JEFFREY P. FREIDBERG
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Editora CAMBRIDGE (ACADEMIC)
Área FÍSICA TEÓRICA
Número de páginas 740
Comprehensive, self-contained, and clearly written, this successor to Ideal Magnetohydrodynamics (1987) describes the macroscopic equilibrium and stability of high temperature plasmas - the basic fuel for the development of fusion power. Now fully updated, this book discusses the underlying physical assumptions for three basic MHD models: ideal, kinetic, and double-adiabatic MHD. Included are detailed analyses of MHD equilibrium and stability, with a particular focus on three key configurations at the cutting-edge of fusion research: the tokamak, stellarator, and reversed field pinch. Other new topics include continuum damping, MHD stability comparison theorems, neoclassical transport in stellarators, and how quasi-omnigeneity, quasi-symmetry, and quasi-isodynamic constraints impact the design of optimized stellarators. Including full derivations of almost every important result, in-depth physical explanations throughout, and a large number of problem sets to help master the material, this is an exceptional resource for graduate students and researchers in plasma and fusion physics.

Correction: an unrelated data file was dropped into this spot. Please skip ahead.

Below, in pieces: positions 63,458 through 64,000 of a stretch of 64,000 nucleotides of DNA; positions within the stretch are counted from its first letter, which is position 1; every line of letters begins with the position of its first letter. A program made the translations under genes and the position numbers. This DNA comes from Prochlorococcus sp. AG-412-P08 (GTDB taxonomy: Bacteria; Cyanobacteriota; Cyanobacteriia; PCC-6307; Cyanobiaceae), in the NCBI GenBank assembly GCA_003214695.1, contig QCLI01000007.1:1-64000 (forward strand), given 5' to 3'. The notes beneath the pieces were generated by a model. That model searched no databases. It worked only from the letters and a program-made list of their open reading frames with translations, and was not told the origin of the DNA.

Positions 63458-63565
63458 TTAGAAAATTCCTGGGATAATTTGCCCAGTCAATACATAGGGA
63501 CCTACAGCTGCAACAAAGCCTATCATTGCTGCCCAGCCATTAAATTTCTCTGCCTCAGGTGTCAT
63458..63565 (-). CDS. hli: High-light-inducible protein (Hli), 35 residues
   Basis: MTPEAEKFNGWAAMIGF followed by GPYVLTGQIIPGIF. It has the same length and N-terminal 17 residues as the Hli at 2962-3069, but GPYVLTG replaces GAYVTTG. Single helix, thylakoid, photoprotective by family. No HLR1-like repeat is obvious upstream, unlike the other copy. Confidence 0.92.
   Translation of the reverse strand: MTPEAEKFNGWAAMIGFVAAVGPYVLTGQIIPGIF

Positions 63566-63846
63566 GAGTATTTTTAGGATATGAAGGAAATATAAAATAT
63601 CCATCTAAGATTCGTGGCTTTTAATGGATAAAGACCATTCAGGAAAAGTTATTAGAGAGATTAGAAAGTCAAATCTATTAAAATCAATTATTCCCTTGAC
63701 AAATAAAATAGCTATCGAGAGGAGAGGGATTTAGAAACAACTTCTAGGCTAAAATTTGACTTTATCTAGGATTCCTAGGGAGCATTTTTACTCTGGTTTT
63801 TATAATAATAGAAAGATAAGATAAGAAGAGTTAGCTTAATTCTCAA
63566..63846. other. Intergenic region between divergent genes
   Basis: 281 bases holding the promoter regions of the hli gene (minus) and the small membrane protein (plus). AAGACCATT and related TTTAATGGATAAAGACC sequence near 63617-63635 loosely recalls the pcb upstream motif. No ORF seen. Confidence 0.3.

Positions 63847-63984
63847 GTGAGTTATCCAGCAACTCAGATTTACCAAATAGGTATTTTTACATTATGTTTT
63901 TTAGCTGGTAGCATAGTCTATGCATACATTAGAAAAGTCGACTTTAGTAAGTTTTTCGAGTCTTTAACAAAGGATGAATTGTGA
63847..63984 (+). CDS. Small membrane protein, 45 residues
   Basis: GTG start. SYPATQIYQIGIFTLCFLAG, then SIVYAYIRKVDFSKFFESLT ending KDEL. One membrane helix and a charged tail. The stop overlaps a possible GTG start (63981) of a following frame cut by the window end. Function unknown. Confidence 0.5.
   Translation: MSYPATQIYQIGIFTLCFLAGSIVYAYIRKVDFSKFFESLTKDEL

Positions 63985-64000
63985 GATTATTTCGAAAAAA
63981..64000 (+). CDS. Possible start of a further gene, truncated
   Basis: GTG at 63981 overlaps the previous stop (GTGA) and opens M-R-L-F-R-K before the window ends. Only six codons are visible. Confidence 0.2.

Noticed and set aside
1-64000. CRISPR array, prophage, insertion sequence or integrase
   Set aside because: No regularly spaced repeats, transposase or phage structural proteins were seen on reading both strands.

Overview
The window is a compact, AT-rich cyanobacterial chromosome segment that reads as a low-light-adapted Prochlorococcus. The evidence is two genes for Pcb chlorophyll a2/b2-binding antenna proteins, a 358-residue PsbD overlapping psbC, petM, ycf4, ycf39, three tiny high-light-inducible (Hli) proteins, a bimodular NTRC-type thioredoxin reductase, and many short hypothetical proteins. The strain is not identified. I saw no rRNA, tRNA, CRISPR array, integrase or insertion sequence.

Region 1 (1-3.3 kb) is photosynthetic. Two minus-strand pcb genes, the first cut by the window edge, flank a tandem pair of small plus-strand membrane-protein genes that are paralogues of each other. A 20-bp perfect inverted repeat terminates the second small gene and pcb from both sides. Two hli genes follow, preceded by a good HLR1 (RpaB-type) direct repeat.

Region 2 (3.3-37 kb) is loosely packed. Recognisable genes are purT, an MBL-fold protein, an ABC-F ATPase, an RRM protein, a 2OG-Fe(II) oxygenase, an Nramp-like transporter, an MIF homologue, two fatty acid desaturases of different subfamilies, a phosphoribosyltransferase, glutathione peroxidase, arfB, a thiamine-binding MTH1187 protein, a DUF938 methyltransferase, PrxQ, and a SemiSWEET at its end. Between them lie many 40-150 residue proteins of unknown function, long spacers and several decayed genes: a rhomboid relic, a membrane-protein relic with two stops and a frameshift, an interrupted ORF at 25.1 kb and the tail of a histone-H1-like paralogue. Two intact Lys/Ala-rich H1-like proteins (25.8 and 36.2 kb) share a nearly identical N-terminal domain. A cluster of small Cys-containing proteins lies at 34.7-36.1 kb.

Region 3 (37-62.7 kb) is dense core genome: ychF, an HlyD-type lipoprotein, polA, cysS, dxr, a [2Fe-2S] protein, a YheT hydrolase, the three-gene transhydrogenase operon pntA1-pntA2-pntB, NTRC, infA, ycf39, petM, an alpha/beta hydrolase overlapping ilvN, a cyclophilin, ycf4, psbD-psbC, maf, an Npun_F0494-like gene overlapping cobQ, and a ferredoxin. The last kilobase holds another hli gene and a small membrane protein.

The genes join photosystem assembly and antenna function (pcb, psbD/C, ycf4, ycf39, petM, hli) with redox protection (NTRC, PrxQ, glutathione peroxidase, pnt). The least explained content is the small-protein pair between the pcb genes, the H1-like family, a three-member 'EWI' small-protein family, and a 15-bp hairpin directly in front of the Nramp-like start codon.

Includes extensive discussion of the stellerator, including MHD equilibrium and stability, neoclassical transport, and the ways in which omigeneity, quasi-symmetry, and the quasi-isodynamic properly impact optimal stellerator design
Addresses numerous practical issues relating to fusion configuration stability, such as the calculation of relevant eigenfrequencies and eigenfunctions, stability testing via the Energy Principle procedure, and specific instabilities such as sawtooth oscillations, major disruptions, ELMs, and resistive wall models
Presents tropics in enough depth for readers not to have to refer to large amounts of source material to truly master the physics